BRIEF REVIEW: Injury rates in olympic combat sports

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A knowledge of injury epidemiology in specific sporting populations is important in understanding injury risk and instigating preventative measures. 

 

Injury rates from the last 3 summer olympic games (Beijing, 2008, London, 2012, and Rio De Janeiro, 2016) were compiled for boxing, wrestling, judo and taekwondo. The data was collected using the IOC injury & illness surveillance system. For the purposes of this study, injury was defined “as a new or recurring musculoskeletal complaint, concussion or other medical condition incurred in competition during the Olympic Games receiving medical attention, regardless of the consequences with respect to absence from competition or training”.

 

On average, one injury occurred for every 2.1 hours of competition. The following number of injuries per 1000 minutes of competition were reported:

  • Judo 9.6
  • Boxing 9.2
  • Taekwondo 7.7
  • Wrestling 4.8

Head and neck injuries were most common in boxing, upper limb injuries most common in judo, and lower limb injuries most common in wrestling and taekwondo. 

 

50.2% of the injuries resulted in 0 days absence from competition, 19.7% in 1-7 days, 17.2% in 8-28 days, and 12.9% in > 28 days. 

 

Of particular interest was that there was a 3-fold increase in head, neck and face injury rates in boxing following the removal of headgear for male athletes after the 2012 games. 

 

This study provides a valuable contribution to the injury epidemiology knowledge base in combat sports.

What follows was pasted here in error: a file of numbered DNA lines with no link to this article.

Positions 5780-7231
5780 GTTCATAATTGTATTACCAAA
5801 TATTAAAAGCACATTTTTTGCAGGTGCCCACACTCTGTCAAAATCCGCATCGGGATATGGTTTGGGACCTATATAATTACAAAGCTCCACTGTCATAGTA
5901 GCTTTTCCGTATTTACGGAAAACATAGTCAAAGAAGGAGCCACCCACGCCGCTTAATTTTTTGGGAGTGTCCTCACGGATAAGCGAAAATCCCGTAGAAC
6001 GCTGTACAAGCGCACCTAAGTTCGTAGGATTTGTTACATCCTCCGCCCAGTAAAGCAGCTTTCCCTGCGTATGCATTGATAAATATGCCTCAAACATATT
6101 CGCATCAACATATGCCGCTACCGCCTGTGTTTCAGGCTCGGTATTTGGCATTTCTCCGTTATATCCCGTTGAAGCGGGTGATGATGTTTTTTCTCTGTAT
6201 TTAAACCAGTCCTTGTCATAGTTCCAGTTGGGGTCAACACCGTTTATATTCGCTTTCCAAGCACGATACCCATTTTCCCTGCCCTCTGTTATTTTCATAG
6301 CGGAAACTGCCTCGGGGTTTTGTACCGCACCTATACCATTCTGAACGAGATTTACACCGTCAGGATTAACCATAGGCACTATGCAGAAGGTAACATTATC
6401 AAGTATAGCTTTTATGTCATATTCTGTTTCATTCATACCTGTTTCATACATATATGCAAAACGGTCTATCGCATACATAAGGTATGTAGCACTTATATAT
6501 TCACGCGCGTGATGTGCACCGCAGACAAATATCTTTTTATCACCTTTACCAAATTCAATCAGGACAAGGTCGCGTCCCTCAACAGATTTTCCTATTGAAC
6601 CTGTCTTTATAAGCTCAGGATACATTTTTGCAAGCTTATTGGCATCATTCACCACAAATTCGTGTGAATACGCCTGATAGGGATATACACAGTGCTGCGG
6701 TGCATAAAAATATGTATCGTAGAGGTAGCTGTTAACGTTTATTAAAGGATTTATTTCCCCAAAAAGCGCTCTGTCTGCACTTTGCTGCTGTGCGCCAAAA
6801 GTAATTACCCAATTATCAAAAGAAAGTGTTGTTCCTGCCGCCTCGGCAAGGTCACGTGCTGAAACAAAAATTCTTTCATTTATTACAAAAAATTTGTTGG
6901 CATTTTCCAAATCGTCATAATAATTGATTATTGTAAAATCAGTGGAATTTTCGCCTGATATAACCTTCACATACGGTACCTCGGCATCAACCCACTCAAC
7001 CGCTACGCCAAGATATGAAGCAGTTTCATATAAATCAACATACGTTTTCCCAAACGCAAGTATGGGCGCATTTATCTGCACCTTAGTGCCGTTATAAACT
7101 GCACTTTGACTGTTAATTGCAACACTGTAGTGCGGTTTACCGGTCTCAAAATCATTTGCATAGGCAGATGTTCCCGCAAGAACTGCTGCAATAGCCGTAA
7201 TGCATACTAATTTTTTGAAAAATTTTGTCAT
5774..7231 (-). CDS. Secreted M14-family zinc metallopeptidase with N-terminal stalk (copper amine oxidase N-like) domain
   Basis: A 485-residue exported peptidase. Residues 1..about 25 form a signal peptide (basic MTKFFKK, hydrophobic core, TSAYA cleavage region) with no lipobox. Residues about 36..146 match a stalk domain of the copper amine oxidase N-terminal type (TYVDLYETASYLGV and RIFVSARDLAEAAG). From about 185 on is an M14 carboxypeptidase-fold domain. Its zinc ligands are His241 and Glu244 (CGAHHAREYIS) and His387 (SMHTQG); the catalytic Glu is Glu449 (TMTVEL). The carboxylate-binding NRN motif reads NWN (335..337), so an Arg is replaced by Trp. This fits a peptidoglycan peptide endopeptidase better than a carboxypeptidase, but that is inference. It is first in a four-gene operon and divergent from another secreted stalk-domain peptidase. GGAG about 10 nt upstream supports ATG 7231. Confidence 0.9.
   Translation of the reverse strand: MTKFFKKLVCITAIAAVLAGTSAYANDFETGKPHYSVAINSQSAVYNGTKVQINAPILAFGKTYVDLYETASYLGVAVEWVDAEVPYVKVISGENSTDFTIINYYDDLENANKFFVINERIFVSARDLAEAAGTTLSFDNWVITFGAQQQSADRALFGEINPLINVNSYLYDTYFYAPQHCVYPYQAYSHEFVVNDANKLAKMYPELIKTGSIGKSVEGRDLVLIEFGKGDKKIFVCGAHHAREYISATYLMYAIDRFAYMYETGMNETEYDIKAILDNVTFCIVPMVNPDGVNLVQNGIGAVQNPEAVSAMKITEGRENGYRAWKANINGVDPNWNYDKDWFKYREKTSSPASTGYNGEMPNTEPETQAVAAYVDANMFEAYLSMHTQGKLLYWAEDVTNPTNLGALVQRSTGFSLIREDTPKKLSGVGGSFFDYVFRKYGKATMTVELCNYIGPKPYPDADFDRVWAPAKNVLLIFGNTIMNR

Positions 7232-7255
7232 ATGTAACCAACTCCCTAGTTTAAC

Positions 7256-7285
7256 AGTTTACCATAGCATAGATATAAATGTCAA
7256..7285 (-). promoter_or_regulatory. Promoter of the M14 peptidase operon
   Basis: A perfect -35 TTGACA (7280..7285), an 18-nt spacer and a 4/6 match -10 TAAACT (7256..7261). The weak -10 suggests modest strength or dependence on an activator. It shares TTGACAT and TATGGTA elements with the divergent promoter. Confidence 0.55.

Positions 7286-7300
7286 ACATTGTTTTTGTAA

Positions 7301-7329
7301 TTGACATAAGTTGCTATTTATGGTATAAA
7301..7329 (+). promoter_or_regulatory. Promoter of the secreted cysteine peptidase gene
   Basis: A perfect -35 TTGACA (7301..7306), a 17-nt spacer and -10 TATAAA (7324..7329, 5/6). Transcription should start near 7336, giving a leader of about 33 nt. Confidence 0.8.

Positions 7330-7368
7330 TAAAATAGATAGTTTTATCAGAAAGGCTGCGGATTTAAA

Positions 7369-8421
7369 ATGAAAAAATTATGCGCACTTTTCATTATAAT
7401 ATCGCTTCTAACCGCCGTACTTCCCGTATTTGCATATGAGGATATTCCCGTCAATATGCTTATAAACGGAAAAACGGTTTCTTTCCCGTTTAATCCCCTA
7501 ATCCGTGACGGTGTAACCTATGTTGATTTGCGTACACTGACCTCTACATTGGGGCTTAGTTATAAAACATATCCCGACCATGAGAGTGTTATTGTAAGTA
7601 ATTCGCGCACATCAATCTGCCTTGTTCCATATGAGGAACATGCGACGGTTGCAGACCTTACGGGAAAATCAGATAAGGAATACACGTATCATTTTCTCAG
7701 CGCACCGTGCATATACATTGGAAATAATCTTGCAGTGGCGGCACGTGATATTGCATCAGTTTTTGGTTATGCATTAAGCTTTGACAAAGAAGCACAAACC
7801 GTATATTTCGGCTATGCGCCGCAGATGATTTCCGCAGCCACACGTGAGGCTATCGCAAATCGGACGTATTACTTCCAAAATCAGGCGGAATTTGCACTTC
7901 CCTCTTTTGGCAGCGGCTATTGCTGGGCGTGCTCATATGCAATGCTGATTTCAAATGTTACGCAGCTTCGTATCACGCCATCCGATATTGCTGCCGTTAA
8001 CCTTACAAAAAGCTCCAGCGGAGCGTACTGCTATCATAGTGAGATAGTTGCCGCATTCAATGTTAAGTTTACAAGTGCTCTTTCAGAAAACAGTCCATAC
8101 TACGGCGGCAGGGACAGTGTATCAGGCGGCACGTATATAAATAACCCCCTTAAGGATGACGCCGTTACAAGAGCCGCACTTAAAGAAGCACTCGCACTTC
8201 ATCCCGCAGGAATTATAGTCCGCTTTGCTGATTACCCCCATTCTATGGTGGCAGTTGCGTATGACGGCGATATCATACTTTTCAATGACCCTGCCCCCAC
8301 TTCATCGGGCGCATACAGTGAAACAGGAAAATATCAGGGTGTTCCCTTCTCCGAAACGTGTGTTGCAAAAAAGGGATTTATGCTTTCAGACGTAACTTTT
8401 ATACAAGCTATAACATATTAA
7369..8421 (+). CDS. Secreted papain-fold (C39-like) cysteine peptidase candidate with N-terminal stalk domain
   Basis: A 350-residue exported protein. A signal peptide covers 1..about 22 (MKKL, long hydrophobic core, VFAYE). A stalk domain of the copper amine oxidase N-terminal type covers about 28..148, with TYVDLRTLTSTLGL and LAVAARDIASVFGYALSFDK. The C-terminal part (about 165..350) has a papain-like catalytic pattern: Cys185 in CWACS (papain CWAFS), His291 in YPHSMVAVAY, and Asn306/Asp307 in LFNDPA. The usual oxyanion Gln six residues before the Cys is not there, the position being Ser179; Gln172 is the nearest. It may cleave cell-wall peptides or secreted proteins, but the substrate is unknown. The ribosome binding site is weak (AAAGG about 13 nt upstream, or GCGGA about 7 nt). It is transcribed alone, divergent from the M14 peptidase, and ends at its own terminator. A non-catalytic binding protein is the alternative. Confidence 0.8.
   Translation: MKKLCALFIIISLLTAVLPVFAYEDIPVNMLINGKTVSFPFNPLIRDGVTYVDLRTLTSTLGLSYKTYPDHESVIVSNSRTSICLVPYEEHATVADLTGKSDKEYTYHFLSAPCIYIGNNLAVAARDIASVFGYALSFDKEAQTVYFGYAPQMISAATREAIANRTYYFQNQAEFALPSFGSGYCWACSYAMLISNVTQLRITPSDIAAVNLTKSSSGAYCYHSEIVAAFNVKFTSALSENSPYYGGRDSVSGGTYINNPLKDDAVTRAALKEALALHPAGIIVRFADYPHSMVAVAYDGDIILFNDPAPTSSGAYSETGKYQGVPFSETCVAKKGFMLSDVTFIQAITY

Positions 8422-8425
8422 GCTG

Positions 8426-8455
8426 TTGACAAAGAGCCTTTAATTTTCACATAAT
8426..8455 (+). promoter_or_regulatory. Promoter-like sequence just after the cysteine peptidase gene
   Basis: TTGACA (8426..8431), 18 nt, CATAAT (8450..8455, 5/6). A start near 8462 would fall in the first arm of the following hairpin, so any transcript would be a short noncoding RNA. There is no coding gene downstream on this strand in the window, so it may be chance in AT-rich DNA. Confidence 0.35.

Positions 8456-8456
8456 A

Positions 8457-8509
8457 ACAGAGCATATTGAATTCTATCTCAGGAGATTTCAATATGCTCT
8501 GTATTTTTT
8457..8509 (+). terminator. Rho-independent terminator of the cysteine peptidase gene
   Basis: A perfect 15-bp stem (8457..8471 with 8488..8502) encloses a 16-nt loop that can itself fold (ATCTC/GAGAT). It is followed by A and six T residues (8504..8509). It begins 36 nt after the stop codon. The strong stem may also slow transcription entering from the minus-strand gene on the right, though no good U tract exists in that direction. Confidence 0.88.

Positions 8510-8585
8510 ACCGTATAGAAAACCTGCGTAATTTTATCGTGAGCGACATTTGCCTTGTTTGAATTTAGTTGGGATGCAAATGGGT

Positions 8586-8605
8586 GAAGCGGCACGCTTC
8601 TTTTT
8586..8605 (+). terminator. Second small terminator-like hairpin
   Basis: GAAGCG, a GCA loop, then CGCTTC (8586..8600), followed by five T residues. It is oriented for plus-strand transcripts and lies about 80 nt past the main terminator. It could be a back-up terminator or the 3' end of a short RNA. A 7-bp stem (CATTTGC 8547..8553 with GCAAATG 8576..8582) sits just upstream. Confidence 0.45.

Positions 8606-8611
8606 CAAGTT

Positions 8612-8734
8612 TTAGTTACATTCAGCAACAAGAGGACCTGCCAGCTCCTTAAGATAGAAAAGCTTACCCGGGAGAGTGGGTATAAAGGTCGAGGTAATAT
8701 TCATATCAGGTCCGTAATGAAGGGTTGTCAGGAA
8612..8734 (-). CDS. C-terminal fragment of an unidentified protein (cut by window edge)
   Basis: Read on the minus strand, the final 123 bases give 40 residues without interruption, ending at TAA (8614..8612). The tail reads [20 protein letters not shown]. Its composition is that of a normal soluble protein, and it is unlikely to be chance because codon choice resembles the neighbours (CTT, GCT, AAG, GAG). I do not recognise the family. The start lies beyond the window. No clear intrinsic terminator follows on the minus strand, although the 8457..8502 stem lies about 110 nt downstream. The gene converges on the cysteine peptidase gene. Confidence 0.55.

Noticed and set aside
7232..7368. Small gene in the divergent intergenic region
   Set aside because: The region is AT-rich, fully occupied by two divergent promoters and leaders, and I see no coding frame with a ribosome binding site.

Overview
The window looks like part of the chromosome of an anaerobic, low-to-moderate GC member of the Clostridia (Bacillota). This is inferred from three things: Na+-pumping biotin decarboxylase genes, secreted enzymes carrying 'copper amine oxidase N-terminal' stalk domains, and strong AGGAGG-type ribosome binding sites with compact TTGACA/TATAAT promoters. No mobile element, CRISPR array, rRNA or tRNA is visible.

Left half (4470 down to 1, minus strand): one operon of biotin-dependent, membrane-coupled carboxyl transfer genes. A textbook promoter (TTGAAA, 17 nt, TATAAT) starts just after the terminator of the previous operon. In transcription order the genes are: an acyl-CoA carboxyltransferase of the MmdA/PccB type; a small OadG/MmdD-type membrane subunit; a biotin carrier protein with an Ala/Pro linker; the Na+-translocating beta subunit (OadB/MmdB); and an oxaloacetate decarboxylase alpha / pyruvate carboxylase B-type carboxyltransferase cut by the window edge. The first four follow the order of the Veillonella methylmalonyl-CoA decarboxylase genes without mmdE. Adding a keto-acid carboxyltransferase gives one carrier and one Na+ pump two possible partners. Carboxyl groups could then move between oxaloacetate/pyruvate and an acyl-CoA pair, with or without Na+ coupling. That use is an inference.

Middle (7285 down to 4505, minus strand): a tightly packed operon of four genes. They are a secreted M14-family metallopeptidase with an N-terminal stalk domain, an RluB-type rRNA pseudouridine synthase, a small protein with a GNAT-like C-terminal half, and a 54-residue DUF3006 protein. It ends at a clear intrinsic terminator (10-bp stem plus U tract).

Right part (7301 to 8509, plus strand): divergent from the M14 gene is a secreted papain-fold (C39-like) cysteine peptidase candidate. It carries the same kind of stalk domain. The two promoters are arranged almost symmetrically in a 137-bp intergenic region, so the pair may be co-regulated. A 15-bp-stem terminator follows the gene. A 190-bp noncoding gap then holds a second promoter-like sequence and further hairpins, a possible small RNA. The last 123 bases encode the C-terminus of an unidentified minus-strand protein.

1. Lystad RP, Alevras A, Rudy I, Soligard T, Engebretsen L. Injury incidence, severity and profile in Olympic combat sports: a comparative analysis of 7712 athlete exposures from three consecutive Olympic Games. Br J Sports Med. 2020;

About the author

Sam Gilbert

Sam Gilbert is a registered physiotherapist with the Australian Physiotherapy Association (APA) and certified strength and conditioning specialist (CSCS) with the National Strength and Conditioning Association (NSCA). He holds a bachelor’s degree in Physiotherapy from Latrobe university (Melbourne, Australia) and a master’s degree in Exercise Science (Strength and Conditioning) from Edith Cowan University (Perth, Australia).

A 3rd Dan black belt in Shinkyokushinkai Karate under the World Karate Organisation (WKO), Sam participated for over 20 years in full contact competition, winning multiple state and national titles, and culminating in a 4th place in the heavyweight division of the Shinkyokushinkai World Cup in 2009.

As the co-founder and clinical director of Club 360, the premier multi-disciplinary health and fitness center in Tokyo, Japan, Sam has combined his practical experience with an in-depth study of sports performance in relation to combat sports, and strives to help other combat athletes reach their full competitive potential, whilst at the same time decreasing injury risk and increasing competition and training potential.

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